Denver teachers vote to go on strike for first time in over two decades

Teachers want a better compensation system.

CREDIT: Denver Classroom Teachers Association/Facebook
CREDIT: Denver Classroom Teachers Association/Facebook

Only a few weeks into the new year, teachers in another major U.S. city are getting ready to take to the streets.

Denver Public School teachers voted late Tuesday to authorize a strike, after more than a year of negotiations failed to bring the union and school district together on issues of compensation. The teachers union, Denver Classroom Teachers Association (DCTA), said 93 percent of its members approved the strike.

The earliest that teachers could strike is January 28. If teachers go on strike, it would be the first in 25 years and it would affect 71,000 students in the district. 

The issues teachers are striking over are fairly unique to Denver, which uses a merit-based compensation system called “ProComp,” dating back to 2005. It gives one-time incentives for teachers beyond their case salary to work in hard-to-staff positions or teach in schools where students perform well on state tests. But the union said it wants a more traditional approach to salary structure so that pay is more likely to be under teachers’ control and based on expectations they understand.


The union wants a salary structure that considers experience and level of education. Teachers say that more of the school’s operating budget should go to base salary. The district’s final offer was $8 million less than what the union asked for to overhaul the compensation system. The union says the district can reduce administrators’ bonuses and take money out of its reserve to pay for it.

The research on merit pay — a system that bases bonuses on a teacher’s success in improving students’ performance — and how well it improves students’ quality of education, is mixed. Some studies have found no evidence showing that merit pay is positively associated with high academic performance. Others have found that merit pay could be associated with improved student outcomes if teachers are paid at the beginning of the year and pay is then taken from them if they didn’t meet certain expectations.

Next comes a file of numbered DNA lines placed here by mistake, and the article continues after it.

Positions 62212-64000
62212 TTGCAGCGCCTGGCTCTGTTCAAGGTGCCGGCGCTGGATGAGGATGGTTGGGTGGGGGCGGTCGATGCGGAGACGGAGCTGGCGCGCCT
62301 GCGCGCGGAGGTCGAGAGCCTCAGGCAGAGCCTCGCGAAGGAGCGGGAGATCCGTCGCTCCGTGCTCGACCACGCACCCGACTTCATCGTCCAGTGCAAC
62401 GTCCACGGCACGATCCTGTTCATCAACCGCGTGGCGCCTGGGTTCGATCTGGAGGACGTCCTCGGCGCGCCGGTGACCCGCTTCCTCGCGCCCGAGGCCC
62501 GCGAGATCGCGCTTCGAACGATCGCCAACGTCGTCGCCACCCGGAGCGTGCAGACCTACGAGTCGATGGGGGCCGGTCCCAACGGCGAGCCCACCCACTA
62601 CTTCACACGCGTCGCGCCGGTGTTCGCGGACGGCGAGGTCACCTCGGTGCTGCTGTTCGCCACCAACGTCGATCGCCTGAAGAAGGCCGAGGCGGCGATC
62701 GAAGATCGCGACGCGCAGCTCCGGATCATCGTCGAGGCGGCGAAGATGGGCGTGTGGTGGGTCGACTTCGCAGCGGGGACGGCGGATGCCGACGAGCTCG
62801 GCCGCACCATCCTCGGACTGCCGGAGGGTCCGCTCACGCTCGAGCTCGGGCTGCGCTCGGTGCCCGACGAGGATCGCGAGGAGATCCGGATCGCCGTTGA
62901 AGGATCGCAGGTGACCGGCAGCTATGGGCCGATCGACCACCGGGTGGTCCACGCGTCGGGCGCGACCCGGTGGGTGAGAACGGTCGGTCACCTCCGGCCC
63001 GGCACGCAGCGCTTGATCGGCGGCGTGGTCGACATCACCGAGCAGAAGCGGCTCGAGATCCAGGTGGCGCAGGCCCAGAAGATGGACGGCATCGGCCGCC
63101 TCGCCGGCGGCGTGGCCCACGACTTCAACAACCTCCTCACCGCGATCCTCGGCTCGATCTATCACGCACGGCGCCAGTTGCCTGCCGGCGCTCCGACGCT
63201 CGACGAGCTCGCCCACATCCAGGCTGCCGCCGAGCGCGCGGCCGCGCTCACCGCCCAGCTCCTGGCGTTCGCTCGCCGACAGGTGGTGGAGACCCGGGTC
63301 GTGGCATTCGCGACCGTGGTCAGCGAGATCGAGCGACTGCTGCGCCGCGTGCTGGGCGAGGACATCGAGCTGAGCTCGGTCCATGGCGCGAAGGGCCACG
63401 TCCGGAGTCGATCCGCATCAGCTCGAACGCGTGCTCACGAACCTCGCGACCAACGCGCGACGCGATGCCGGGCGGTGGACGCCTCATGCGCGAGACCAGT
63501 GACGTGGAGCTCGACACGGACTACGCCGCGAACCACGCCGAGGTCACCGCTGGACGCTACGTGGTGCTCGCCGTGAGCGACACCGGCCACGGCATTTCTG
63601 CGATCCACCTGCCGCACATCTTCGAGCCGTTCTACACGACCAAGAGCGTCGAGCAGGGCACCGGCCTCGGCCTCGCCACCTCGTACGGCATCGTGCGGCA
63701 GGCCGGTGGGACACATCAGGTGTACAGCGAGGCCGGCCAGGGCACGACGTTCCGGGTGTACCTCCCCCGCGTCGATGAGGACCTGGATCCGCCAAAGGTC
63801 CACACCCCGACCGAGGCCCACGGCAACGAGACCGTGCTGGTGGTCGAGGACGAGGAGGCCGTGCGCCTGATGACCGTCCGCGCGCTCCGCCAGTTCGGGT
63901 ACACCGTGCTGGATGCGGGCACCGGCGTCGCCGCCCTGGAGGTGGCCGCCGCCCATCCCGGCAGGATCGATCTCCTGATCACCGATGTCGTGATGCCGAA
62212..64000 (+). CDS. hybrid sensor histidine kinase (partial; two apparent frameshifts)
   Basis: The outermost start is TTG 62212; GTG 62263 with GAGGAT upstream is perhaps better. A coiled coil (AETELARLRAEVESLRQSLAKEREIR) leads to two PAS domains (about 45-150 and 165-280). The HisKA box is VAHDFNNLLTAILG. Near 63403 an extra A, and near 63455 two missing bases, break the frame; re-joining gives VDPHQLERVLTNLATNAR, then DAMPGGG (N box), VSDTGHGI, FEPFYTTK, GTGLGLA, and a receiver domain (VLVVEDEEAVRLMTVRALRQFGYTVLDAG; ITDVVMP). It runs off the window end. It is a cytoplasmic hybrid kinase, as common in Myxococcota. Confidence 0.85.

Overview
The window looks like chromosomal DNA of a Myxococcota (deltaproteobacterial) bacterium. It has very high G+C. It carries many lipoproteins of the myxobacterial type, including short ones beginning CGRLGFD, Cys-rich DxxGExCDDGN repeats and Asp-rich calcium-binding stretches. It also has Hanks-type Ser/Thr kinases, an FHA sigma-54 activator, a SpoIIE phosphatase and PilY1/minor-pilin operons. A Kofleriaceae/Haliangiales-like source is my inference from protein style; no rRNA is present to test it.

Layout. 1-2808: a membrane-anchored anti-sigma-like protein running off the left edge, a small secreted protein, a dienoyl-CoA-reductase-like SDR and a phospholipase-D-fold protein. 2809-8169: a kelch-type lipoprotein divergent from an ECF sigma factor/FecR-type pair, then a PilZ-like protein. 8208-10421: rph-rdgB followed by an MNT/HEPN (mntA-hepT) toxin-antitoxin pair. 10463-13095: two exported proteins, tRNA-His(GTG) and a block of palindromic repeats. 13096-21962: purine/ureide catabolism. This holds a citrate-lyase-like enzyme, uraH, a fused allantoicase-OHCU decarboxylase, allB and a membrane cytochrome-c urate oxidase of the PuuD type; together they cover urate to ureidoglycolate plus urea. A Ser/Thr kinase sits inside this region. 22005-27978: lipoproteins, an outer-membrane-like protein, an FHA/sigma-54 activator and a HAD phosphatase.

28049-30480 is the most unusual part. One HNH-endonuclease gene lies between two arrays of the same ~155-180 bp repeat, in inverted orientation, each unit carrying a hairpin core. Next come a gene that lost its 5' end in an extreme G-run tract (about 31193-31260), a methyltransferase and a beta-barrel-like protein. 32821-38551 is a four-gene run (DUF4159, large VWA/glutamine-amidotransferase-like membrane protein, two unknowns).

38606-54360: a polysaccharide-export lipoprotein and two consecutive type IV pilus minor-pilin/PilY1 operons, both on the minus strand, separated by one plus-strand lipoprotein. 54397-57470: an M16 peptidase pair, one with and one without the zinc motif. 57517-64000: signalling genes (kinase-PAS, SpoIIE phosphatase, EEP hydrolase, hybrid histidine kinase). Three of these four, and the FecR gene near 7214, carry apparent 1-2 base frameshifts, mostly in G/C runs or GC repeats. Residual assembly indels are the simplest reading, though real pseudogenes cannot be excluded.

Denver teachers have said this system makes their paychecks confusing, according to research released in 2016 on the subject. First and second grade teachers, for example, told researchers that although they help prepare students for tests, they lose out on incentives since their students don’t take state tests. Some teachers also said that incentives related to student performance can make teachers resent low-performing students.

School superintendent Susana Cordova said that her office has started to reach out to government workers, some of whom are in desperate financial situations due to a record-setting government shutdown. The district has already gone to events following the shutdown to hire substitutes. Federal workers would need a bachelor’s degree and would have to apply for a license from the Colorado Department of Education to be authorized to teach as a substitute.

Last year, teachers went on weeks-long statewide strikes in West Virginia, Oklahoma, and Arizona and there were smaller work stoppages and rallies in Colorado, Kentucky, and North Carolina. Los Angeles teachers just ended a week-long strike and achieved many of their goals at the bargaining table, including a 50 percent reduction in standardized testing, ensuring that 30 schools become community schools, and that every school has nurses working five days a week.


The most recent teachers strikes have broken records previously set by the 1968 teacher strikes, when about 107,000 teachers went on four major strikes that year. The 2018 teacher strikes and the L.A. teachers strike amount to 409,000 participating teachers. There were 17 teacher strikes last year that only involved individual district and teacher union disputes. This is a departure from the long-term trend of decreasing union membership and labor strikes. In 2017, there were seven major labor strikes in the United States involving 1,000 or more workers. That made 2017, with only 25,000 striking workers, the second lowest on record behind 2009, at 13,000 workers.